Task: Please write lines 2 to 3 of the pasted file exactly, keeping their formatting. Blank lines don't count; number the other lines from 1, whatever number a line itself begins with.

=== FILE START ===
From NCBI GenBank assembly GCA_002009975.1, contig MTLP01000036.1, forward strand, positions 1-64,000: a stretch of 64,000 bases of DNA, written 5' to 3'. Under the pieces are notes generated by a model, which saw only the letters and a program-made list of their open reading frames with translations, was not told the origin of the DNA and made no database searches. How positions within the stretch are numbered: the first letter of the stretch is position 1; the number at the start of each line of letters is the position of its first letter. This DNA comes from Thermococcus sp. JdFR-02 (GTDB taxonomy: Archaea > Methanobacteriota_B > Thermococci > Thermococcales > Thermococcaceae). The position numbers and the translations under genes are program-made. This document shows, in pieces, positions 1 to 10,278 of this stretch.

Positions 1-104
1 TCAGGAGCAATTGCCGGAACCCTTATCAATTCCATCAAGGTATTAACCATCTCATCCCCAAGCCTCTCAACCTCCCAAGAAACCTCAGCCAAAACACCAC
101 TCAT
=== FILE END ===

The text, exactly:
Positions 1-104
1 TCAGGAGCAATTGCCGGAACCCTTATCAATTCCATCAAGGTATTAACCATCTCATCCCCAAGCCTCTCAACCTCCCAAGAAACCTCAGCCAAAACACCAC